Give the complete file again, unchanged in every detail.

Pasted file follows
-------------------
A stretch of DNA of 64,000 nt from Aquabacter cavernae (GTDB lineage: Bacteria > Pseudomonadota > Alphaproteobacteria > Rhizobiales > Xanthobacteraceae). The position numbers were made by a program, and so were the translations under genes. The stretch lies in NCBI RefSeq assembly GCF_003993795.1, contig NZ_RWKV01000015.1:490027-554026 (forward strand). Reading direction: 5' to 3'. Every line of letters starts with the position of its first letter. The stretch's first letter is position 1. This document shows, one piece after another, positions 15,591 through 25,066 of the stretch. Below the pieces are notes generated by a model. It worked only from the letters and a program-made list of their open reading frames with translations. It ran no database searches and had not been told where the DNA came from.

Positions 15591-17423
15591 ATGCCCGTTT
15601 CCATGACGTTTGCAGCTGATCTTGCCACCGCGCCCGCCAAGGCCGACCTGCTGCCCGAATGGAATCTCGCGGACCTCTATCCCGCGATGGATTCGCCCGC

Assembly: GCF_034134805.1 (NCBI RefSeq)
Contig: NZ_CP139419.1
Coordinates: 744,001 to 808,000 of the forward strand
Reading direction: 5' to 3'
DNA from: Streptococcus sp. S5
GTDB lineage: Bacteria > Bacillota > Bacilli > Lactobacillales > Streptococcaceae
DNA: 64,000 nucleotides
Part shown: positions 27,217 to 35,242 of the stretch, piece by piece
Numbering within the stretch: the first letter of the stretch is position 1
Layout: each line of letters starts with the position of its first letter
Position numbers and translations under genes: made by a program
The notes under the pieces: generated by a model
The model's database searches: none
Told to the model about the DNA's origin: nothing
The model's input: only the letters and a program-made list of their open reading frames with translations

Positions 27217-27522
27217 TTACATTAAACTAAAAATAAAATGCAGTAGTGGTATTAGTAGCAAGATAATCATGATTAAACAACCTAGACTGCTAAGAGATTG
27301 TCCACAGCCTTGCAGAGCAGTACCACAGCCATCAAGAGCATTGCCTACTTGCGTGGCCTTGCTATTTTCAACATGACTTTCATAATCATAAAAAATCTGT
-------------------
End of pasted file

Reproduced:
A stretch of DNA of 64,000 nt from Aquabacter cavernae (GTDB lineage: Bacteria > Pseudomonadota > Alphaproteobacteria > Rhizobiales > Xanthobacteraceae). The position numbers were made by a program, and so were the translations under genes. The stretch lies in NCBI RefSeq assembly GCF_003993795.1, contig NZ_RWKV01000015.1:490027-554026 (forward strand). Reading direction: 5' to 3'. Every line of letters starts with the position of its first letter. The stretch's first letter is position 1. This document shows, one piece after another, positions 15,591 through 25,066 of the stretch. Below the pieces are notes generated by a model. It worked only from the letters and a program-made list of their open reading frames with translations. It ran no database searches and had not been told where the DNA came from.

Positions 15591-17423
15591 ATGCCCGTTT
15601 CCATGACGTTTGCAGCTGATCTTGCCACCGCGCCCGCCAAGGCCGACCTGCTGCCCGAATGGAATCTCGCGGACCTCTATCCCGCGATGGATTCGCCCGC

Assembly: GCF_034134805.1 (NCBI RefSeq)
Contig: NZ_CP139419.1
Coordinates: 744,001 to 808,000 of the forward strand
Reading direction: 5' to 3'
DNA from: Streptococcus sp. S5
GTDB lineage: Bacteria > Bacillota > Bacilli > Lactobacillales > Streptococcaceae
DNA: 64,000 nucleotides
Part shown: positions 27,217 to 35,242 of the stretch, piece by piece
Numbering within the stretch: the first letter of the stretch is position 1
Layout: each line of letters starts with the position of its first letter
Position numbers and translations under genes: made by a program
The notes under the pieces: generated by a model
The model's database searches: none
Told to the model about the DNA's origin: nothing
The model's input: only the letters and a program-made list of their open reading frames with translations

Positions 27217-27522
27217 TTACATTAAACTAAAAATAAAATGCAGTAGTGGTATTAGTAGCAAGATAATCATGATTAAACAACCTAGACTGCTAAGAGATTG
27301 TCCACAGCCTTGCAGAGCAGTACCACAGCCATCAAGAGCATTGCCTACTTGCGTGGCCTTGCTATTTTCAACATGACTTTCATAATCATAAAAAATCTGT